What advice would you give to travellers seeking a similar adventure?

Seize every opportunity. If you’re young and want to go and explore, don’t be afraid to travel alone, even if it’s only for a leg of your journey. It will encourage you to make friends and get stuck in. And don’t let lack of money put your off – if you are willing to rough it a bit you can get by on remarkably little.

How would you define a “traveller”?

Someone who isn’t afraid to put the experience before their own comfort.

Do trips like this change you as a person – if so, how?

Definitely. It was a formative age to be travelling and set the tone for later life.

Where’s your next adventure?

I’m currently on a trip around the Arabian Peninsula.

Other than walking the Silk Road, what’s the biggest adventure you’ve been on?

The one I’m on now is probably up there as it is one of the most ambitious ones.

If there was one destination you could go back to immediately, which one would it be?

I’d love to spend more time exploring India. It’s so diverse and I’ve always been fascinated by the history.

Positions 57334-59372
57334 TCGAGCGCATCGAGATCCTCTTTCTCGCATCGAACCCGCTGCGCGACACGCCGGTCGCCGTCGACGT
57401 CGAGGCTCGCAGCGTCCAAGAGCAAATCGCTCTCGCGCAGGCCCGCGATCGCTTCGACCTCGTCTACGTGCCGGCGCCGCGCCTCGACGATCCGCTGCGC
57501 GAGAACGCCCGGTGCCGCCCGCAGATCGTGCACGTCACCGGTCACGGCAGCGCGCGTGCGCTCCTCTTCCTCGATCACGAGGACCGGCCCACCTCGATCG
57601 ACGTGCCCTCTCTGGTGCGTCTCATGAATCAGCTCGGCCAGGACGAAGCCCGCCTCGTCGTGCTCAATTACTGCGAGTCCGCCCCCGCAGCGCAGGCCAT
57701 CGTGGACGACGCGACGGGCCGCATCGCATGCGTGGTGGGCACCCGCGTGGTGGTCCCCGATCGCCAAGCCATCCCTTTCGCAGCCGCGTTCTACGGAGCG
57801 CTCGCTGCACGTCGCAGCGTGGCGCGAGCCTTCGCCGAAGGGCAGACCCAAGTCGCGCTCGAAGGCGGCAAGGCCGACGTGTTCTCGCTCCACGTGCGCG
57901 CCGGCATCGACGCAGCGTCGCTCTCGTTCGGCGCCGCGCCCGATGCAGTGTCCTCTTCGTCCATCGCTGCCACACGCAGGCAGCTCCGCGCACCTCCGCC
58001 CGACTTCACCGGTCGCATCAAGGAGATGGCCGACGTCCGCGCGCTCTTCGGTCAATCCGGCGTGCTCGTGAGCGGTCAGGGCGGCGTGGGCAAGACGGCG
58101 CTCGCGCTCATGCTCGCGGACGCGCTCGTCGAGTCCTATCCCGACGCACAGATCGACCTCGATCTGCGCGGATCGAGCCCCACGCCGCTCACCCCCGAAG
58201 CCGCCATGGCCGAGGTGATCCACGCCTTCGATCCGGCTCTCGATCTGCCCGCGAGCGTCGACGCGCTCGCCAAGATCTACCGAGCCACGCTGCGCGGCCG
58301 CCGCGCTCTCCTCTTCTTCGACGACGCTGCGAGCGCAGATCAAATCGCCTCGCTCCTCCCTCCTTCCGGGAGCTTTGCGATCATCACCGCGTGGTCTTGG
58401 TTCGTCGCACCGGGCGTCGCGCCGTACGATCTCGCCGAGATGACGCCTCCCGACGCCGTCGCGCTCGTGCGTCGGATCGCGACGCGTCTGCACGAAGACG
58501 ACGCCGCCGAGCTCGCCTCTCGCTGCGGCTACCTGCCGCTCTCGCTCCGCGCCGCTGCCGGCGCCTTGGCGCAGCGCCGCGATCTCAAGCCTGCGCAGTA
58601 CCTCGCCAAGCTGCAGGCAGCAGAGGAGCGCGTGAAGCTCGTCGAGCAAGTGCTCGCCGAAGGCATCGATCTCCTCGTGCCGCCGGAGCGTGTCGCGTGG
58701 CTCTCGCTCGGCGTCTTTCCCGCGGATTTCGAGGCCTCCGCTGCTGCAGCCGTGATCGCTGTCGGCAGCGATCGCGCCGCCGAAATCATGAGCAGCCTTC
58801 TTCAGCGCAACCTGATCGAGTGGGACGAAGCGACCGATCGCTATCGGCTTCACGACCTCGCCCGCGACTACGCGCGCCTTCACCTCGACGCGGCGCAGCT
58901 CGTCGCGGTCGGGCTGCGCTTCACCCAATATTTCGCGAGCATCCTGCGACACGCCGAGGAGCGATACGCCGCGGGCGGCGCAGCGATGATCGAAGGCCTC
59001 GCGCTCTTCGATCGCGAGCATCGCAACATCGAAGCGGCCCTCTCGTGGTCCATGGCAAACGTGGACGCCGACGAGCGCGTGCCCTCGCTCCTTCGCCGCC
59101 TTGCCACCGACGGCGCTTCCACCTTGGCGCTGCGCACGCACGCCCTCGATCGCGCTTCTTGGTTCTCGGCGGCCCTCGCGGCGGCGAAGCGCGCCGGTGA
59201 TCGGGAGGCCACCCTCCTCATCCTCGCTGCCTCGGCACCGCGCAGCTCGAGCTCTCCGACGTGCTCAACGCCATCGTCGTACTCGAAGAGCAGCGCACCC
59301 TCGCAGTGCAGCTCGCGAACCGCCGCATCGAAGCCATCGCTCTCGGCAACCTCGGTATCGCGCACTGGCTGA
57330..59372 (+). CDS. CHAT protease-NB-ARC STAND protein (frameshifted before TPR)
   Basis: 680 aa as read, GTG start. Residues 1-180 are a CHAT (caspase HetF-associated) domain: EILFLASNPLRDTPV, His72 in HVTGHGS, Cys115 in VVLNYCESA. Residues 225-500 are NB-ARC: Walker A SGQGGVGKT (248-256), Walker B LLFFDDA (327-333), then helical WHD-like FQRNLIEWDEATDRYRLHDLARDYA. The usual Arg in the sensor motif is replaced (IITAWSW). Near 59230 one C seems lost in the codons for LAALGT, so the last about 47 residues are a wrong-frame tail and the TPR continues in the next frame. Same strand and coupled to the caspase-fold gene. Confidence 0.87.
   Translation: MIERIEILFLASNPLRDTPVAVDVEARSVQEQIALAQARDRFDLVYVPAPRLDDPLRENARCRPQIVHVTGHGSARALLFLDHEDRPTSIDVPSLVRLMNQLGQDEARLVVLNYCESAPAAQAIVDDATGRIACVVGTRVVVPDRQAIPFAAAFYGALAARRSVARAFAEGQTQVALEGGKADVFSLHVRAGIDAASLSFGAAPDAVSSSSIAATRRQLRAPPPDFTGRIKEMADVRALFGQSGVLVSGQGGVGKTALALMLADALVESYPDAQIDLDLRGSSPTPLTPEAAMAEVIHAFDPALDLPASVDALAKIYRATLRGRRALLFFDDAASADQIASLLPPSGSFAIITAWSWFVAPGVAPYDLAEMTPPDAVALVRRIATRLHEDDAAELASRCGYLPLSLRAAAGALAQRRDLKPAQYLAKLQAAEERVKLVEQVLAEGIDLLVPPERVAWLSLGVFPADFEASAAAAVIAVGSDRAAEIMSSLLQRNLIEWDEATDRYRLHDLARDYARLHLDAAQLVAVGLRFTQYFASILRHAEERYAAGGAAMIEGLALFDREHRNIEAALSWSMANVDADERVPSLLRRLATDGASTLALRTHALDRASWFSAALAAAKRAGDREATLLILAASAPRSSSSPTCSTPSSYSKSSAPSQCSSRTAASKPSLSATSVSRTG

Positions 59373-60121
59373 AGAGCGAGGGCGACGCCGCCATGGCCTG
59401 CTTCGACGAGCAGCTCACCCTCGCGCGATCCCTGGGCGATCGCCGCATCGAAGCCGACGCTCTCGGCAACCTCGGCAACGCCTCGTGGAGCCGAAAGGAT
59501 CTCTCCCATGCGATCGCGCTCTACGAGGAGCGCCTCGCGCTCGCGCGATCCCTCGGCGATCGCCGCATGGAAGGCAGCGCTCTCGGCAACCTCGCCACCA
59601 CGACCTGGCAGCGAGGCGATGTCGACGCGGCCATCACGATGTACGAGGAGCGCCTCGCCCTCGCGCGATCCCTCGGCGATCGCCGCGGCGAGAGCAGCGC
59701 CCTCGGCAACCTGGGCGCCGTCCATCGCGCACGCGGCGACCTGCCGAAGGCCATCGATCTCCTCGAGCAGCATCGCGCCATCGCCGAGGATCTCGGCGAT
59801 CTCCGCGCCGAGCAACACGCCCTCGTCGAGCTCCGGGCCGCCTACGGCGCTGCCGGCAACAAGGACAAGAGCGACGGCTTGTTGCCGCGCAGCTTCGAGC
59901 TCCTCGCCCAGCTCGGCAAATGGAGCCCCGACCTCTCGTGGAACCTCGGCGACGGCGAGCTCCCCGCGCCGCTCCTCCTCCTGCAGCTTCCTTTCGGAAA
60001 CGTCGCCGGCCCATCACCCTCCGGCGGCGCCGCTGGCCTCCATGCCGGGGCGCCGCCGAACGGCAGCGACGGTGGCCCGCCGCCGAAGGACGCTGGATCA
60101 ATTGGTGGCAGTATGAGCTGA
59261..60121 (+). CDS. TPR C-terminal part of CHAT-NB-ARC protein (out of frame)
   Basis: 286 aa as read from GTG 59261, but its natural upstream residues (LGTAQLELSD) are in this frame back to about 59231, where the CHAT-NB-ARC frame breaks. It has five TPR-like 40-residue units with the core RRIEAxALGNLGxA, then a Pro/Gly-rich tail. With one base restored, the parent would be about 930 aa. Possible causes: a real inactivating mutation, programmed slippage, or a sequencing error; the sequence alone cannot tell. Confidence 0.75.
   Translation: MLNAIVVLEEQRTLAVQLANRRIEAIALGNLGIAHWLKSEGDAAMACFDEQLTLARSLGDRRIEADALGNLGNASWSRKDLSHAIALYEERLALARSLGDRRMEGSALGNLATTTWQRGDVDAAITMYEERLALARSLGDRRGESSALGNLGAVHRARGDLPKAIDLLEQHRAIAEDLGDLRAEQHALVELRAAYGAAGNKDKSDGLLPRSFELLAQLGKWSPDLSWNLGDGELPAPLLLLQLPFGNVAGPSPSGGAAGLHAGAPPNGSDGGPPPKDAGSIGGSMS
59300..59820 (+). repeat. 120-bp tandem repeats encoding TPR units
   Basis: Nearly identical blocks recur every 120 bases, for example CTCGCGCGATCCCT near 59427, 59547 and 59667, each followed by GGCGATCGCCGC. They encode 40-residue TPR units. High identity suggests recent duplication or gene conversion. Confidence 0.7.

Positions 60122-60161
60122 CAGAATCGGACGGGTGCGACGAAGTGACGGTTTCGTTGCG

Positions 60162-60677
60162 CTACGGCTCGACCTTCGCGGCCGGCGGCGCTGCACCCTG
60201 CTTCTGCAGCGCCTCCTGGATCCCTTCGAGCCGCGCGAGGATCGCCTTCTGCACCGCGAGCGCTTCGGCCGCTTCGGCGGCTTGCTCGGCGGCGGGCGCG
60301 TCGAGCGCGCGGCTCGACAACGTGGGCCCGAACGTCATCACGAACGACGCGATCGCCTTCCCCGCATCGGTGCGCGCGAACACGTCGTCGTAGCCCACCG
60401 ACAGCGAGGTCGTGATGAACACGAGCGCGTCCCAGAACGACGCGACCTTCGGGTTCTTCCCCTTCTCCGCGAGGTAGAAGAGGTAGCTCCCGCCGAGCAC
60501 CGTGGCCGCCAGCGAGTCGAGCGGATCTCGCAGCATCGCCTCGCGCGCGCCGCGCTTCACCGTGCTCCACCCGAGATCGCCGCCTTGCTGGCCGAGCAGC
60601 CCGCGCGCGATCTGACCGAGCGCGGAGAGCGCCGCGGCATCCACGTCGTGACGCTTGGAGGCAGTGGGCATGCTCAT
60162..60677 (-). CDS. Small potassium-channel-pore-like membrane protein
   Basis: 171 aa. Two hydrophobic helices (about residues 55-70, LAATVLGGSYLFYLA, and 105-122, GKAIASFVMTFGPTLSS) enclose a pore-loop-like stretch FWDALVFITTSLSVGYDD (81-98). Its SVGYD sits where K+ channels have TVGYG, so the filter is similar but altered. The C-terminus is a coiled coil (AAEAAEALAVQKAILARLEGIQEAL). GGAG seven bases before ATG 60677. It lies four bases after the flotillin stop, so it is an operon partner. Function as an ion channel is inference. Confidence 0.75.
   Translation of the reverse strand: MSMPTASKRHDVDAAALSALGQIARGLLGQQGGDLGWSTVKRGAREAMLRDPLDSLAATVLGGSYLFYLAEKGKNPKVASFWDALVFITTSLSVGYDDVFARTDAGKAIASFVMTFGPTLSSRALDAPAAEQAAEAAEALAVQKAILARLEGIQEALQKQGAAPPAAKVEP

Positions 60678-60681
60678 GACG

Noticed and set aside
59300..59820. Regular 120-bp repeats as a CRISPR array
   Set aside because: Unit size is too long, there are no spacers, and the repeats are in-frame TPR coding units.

Where else is on your travel hit list?

I’d love to go back to Cape Town and spend a bit more time there. You have beautiful beaches and great food and it’s not far to get out into the African wilderness. I’d also like to check out Bali and I’ve never been to Portugal.

And for a holiday?

The last holiday I had was in Canada.

What’s in your SUITCASE when you’re on an adventure?

I’m rarely on the sort of trip where I carry a suitcase, but I always have a white-linen shirt with me. It’s ideal for impromptu visits to meet local dignitaries but can pack up nice and small. I designed a pair of quick-dry, hard-wearing espadrilles with Oliver Sweeney and I take a pair on all my expeditions.

Levison Wood’s latest book Eastern Horizons was published by Hodder & Stoughton on 2 November and is available to buy now in bookshops and on